Culinary Herbs and Food Partners

Culinary herbs - Barefoot HerbsMost cooks will agree that herbs are essential for most dishes. Whether you are making a simple family supper, a gourmet meal or even scrambled eggs, herbs provide flavour. Even if you are eating a ready-made, frozen meal, a sprinkling of fresh herbs will give it an instant lift.

There is such a wide variety of herbs available, it is sometimes confusing to know what goes with what!  Here is a list of common herbs with dishes and ingredients that go well together and are used in many traditional recipes.  But don’t limit yourself to these suggestions. I add fresh dill to an egg mayo sandwich and make a salad with rocket and strawberries.  Neither are recommended combinations, but I love them both.  Play with your food, have fun with testing and tasting.  It’s the only way to find out what you like.

You can buy fresh herbs from most green grocers and supermarkets, but why don’t you grow your own?  Herbs need very little space, and if you need help with planning and starting, take a look at Your Productive Small Garden. And, if you haven’t got a garden, herbs are very happy on a sunny windowsill. Mints thrive in a bathroom and give you an added benefit of being a natural air freshener.

These are some common herbs and foods that they compliment

Basil – Tomato based sauces and casseroles, pasta, chicken, fish, vegetables, mixed salads, fresh tomatoes, cheese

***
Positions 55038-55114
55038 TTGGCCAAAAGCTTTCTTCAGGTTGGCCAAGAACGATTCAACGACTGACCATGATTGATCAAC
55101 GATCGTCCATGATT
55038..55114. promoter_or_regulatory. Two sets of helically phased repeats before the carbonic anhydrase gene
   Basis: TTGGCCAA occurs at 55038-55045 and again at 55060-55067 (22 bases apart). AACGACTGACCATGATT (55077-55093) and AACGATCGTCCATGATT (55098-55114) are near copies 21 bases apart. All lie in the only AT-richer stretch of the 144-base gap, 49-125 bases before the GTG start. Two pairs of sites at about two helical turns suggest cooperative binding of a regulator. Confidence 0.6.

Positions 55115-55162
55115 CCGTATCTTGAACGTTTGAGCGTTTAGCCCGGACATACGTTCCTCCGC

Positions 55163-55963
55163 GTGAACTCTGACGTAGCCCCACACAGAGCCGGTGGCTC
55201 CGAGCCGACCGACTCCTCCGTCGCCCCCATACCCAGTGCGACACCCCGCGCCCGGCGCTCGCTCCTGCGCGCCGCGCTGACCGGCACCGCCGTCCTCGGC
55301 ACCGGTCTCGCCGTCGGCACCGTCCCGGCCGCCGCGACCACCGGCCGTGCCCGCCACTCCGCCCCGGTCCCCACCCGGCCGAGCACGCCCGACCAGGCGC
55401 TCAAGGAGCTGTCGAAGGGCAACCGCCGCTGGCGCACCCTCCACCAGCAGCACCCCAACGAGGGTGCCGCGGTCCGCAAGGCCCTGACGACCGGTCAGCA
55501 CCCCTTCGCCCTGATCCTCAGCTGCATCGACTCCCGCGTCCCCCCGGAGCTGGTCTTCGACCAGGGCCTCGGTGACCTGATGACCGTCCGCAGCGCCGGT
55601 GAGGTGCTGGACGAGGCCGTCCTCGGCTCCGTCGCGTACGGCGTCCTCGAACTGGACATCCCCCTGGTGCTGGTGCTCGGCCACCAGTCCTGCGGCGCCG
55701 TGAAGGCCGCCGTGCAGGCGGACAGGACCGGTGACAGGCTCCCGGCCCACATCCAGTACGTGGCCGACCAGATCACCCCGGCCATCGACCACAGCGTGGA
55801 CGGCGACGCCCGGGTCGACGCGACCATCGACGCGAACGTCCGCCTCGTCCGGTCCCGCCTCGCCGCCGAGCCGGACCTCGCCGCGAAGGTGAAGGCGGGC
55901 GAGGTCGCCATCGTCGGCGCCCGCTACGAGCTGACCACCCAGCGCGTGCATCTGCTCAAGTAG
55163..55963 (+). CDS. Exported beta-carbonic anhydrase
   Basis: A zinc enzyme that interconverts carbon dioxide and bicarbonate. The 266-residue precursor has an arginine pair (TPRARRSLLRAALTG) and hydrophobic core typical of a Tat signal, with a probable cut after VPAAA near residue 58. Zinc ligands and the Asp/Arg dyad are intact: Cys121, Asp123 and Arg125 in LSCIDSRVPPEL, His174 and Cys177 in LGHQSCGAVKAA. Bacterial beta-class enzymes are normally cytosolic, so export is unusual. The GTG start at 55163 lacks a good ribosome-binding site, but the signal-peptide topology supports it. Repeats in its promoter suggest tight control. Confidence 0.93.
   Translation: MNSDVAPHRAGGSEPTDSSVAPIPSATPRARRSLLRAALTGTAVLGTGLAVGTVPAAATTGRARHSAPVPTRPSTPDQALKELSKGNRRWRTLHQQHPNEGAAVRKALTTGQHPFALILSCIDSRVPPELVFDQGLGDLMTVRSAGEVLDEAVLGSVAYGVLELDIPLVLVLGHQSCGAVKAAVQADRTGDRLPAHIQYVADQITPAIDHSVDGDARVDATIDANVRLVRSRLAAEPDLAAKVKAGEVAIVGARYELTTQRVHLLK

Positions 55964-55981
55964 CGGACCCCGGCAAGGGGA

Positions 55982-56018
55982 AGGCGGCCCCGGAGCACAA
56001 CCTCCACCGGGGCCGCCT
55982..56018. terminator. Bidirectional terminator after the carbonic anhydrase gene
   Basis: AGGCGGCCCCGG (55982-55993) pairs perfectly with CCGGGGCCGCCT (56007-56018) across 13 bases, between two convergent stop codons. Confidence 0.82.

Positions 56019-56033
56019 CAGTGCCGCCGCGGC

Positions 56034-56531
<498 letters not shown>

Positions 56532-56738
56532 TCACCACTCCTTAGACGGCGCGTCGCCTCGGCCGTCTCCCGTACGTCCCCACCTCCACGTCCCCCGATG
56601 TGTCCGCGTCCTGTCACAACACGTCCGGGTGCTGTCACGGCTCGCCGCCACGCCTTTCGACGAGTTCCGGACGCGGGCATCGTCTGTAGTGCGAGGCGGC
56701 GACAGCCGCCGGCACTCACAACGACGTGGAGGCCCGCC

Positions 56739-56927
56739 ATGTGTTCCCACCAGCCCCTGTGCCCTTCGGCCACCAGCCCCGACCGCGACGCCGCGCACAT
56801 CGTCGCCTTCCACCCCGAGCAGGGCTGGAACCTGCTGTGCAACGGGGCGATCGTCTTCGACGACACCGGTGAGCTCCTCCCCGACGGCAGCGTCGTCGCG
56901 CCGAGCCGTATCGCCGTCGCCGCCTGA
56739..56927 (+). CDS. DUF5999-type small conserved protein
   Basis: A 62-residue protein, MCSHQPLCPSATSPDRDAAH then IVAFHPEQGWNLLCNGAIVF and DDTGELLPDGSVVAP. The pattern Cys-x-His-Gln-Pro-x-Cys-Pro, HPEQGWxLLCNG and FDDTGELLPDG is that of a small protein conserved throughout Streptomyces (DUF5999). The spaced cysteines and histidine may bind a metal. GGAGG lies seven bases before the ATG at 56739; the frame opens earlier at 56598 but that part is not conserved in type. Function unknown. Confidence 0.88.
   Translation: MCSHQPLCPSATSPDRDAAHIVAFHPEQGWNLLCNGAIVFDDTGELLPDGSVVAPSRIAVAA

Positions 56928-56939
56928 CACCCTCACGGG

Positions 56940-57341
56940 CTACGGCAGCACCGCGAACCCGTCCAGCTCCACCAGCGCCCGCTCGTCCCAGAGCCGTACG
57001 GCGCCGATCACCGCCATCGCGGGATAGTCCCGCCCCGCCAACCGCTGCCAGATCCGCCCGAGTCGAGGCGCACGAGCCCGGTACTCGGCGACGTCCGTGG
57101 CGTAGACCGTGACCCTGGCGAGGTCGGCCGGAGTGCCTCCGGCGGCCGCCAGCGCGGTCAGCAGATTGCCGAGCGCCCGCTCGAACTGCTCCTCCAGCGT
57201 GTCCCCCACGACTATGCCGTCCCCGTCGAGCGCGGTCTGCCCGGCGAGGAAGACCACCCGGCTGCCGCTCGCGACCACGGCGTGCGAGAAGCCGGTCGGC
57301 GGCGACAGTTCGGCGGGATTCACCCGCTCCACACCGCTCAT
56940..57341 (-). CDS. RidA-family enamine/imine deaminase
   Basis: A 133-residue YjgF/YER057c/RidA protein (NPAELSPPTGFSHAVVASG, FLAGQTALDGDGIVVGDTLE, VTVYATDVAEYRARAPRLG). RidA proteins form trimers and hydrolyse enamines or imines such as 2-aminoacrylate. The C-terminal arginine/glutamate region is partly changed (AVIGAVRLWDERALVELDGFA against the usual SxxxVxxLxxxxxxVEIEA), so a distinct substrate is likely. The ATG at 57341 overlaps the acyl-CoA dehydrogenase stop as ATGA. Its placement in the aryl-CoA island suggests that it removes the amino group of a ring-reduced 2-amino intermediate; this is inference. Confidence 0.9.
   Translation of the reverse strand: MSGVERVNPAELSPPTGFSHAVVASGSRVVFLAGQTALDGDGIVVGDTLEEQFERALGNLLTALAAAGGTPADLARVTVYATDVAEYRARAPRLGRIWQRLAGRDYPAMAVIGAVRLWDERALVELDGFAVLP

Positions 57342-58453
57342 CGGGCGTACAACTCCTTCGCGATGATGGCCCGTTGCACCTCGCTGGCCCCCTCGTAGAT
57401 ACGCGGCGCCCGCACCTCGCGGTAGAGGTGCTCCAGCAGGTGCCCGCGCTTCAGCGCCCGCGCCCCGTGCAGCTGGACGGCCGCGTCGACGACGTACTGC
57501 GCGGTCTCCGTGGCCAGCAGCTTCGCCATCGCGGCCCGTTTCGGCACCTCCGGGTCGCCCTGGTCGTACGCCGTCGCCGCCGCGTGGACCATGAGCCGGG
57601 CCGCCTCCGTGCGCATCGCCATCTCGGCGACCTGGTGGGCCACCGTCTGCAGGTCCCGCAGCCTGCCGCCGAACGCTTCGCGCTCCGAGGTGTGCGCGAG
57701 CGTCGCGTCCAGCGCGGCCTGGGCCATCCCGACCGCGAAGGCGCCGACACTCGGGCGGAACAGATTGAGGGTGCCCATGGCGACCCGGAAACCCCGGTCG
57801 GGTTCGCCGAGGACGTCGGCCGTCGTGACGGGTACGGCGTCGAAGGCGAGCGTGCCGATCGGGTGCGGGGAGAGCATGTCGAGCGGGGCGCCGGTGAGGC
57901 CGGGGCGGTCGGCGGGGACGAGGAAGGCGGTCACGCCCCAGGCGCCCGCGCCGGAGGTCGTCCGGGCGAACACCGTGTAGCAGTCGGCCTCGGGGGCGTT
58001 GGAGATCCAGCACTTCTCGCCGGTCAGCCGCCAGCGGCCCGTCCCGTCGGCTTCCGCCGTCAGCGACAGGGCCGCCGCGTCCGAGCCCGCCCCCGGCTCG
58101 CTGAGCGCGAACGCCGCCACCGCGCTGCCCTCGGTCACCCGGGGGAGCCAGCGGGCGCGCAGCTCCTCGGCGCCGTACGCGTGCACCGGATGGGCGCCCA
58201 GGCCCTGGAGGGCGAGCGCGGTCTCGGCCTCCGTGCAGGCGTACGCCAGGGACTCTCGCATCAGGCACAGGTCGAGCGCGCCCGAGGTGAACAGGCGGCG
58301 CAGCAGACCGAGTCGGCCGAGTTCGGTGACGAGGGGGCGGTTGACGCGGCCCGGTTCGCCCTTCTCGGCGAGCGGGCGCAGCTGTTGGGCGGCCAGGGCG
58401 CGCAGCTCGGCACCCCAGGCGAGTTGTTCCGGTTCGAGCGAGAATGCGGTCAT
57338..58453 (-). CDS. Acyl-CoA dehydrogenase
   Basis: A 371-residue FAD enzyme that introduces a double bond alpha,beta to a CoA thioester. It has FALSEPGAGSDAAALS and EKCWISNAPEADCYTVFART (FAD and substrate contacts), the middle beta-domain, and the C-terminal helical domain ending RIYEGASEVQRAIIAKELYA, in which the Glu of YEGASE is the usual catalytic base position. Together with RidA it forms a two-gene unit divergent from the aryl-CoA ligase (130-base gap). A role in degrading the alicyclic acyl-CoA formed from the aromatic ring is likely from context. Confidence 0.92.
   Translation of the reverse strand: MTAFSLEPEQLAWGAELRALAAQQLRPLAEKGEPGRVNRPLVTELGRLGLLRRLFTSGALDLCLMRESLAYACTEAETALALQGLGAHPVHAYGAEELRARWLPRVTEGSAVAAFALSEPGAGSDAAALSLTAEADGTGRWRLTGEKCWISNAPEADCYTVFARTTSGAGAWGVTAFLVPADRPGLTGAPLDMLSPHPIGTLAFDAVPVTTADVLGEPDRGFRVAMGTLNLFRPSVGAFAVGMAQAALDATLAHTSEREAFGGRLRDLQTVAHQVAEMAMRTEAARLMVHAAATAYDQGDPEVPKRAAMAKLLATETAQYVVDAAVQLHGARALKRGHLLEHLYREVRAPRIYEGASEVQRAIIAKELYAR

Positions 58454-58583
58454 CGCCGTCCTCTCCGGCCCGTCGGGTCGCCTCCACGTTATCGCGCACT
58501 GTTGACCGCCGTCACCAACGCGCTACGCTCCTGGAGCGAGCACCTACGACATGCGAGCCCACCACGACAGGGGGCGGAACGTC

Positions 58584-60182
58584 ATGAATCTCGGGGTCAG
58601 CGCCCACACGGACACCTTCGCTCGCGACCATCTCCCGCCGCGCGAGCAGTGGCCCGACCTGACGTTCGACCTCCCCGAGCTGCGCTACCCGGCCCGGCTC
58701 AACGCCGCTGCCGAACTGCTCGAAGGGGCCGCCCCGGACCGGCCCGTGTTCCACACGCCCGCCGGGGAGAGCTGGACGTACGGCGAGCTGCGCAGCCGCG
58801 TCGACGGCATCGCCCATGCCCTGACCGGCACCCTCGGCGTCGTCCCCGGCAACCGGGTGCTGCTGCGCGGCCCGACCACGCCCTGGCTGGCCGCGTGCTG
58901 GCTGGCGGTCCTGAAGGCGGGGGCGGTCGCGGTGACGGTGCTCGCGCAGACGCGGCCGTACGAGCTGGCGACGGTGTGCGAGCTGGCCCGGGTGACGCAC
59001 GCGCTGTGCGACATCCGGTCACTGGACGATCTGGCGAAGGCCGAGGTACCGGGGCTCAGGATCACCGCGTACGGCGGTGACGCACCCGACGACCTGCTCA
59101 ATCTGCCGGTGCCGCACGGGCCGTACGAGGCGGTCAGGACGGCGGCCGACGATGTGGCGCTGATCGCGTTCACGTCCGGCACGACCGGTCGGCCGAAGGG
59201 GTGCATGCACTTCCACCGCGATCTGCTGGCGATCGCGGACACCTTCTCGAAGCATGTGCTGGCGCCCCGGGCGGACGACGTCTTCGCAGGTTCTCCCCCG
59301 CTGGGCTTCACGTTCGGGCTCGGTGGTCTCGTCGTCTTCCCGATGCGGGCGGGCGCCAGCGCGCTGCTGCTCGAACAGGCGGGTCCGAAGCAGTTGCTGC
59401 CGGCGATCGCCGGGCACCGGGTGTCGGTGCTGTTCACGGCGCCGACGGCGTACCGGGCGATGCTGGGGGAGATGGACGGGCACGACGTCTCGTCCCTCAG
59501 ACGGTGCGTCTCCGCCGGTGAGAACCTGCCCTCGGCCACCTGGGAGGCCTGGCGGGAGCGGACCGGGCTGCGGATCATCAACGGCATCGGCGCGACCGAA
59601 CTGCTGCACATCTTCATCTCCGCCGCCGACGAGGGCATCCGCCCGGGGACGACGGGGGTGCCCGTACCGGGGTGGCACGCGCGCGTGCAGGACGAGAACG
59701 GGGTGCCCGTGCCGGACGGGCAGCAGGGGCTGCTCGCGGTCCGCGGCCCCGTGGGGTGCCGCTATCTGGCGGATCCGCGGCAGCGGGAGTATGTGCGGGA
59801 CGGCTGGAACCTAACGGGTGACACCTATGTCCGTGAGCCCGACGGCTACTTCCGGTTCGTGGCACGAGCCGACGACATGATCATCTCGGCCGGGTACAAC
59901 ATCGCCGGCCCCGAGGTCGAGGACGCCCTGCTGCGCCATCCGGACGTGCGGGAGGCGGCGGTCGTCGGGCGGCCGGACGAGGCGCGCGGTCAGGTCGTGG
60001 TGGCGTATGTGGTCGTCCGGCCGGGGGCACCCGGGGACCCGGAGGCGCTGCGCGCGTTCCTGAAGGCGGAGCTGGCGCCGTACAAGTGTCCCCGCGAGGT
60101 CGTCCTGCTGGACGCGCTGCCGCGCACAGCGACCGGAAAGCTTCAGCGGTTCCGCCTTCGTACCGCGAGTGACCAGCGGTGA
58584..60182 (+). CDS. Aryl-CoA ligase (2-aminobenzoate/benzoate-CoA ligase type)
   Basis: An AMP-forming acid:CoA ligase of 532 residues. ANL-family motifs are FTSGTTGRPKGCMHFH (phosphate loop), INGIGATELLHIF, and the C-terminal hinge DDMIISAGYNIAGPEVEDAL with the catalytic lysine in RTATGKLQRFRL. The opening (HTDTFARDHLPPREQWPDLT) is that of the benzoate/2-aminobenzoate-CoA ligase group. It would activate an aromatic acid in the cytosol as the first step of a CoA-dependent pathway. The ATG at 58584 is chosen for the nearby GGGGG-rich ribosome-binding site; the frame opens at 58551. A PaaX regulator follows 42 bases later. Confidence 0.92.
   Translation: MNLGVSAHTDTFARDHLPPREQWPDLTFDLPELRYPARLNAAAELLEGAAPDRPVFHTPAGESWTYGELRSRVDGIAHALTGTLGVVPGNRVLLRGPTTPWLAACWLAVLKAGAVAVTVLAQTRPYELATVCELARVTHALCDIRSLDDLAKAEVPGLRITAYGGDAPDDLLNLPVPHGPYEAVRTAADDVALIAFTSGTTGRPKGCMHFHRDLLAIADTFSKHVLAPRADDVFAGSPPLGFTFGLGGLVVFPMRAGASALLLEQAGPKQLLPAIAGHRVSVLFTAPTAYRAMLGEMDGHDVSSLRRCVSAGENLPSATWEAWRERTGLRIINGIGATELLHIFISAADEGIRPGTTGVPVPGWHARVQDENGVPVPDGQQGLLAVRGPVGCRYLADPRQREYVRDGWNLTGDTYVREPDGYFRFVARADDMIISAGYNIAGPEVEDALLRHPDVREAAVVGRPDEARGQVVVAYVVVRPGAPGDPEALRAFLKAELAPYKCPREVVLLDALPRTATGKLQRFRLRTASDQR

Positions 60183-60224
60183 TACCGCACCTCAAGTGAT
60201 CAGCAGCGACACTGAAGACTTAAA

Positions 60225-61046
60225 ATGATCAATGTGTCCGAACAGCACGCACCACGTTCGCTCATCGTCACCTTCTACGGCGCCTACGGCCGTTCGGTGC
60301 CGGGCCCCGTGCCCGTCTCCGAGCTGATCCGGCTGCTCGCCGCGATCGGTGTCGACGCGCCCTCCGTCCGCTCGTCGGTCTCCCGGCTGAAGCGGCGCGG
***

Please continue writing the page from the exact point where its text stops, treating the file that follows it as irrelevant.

Rosemary – Beef, lamb, potatoes, sweet potatoes, squash, bread and soft cheese

Coriander – Curries, Thai dishes, butternut soup, fresh tomatoes

Chives – Most dishes, especially good with risotto, vegetables, gnocchi, creamy pasta sauces, chicken, soups, cheese, scrambled eggs, scones and breads

Oregano – Italian dishes, pizza, pasta, tomato based casseroles, breads, cheese

Mint – Chicken, rice, lamb, peas, some curries, fish, baby potatoes, mixed salads, beetroot, pineapple and chocolate

Dill – Fish, especially salmon.  Potatoes, green beans, carrots, eggs, soft cheese, pancakes, blinis

Fennel – Salads, curries, soups, egg, cheese, bread, cakes

Parsley – Any savoury dish.  Add at the end of cooking to retain the flavour.

Thyme – Chicken, beef, lamb, pork, most vegetables, breads, cakes, apples, pears

Bay – This is the only herb that has a better flavour when it is dried as it can be bitter when fresh.  Use for any casseroles, soups or sauces.

Lavender – Cakes and sugars, marinade for meat

Sage – Red meat, root vegetables, breads, pasta and strong cheeses

Chili – There is a huge variety available nowadays.  Some are very mild and some are fiery.  Apart from the obvious, adding to curries and sauces, they can give a great lift to salads and veggies. And you won’t believe how delicious a chocolate sauce tastes with a pinch of chili powder added.

Chili takes about 5 minutes to develop its flavour in a dish, so it’s very easy to add too much. Use a small amount first, stir it in and then leave for at least 5 minutes.  Taste and add more if needed.

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